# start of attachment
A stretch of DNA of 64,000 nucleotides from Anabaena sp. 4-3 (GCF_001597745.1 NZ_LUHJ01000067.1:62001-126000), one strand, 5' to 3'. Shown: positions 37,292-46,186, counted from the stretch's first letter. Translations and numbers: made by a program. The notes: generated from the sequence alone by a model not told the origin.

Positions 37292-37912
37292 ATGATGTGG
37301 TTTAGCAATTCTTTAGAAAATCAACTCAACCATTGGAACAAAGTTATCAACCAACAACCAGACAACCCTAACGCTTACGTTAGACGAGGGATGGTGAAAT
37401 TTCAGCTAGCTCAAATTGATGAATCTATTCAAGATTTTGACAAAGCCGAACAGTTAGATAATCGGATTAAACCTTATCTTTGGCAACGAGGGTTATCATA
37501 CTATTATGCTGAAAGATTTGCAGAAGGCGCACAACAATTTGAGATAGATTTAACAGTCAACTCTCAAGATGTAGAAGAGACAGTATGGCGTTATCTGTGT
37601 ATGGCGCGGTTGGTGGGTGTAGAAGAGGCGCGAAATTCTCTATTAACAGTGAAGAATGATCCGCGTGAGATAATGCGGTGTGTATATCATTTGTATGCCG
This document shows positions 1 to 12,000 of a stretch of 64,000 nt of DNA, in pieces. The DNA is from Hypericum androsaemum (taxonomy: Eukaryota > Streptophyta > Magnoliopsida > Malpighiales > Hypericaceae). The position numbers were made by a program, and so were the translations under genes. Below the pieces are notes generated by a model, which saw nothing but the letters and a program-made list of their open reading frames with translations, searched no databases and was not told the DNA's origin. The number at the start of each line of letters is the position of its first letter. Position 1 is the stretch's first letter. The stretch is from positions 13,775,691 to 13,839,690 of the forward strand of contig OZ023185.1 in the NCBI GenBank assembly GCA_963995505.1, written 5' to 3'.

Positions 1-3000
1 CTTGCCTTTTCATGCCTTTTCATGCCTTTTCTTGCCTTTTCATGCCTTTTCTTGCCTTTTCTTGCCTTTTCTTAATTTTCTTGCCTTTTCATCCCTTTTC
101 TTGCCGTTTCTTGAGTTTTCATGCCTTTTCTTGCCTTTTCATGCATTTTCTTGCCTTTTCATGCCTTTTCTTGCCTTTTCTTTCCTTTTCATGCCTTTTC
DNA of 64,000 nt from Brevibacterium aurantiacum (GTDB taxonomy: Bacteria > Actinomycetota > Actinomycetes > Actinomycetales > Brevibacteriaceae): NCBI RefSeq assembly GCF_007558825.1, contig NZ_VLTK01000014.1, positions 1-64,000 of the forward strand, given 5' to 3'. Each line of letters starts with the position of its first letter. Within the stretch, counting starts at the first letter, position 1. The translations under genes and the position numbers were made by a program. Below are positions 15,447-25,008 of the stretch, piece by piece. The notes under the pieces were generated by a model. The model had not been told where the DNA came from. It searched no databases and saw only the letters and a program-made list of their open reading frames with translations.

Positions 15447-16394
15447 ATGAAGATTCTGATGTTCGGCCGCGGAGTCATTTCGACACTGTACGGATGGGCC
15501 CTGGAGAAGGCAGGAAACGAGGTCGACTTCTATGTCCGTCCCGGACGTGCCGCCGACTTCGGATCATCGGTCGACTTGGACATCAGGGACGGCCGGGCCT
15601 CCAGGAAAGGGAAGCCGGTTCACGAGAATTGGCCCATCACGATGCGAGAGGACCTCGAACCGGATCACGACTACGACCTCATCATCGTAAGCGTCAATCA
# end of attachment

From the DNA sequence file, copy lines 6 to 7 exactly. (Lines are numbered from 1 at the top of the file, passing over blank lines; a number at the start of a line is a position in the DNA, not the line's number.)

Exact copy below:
37501 CTATTATGCTGAAAGATTTGCAGAAGGCGCACAACAATTTGAGATAGATTTAACAGTCAACTCTCAAGATGTAGAAGAGACAGTATGGCGTTATCTGTGT
37601 ATGGCGCGGTTGGTGGGTGTAGAAGAGGCGCGAAATTCTCTATTAACAGTGAAGAATGATCCGCGTGAGATAATGCGGTGTGTATATCATTTGTATGCCG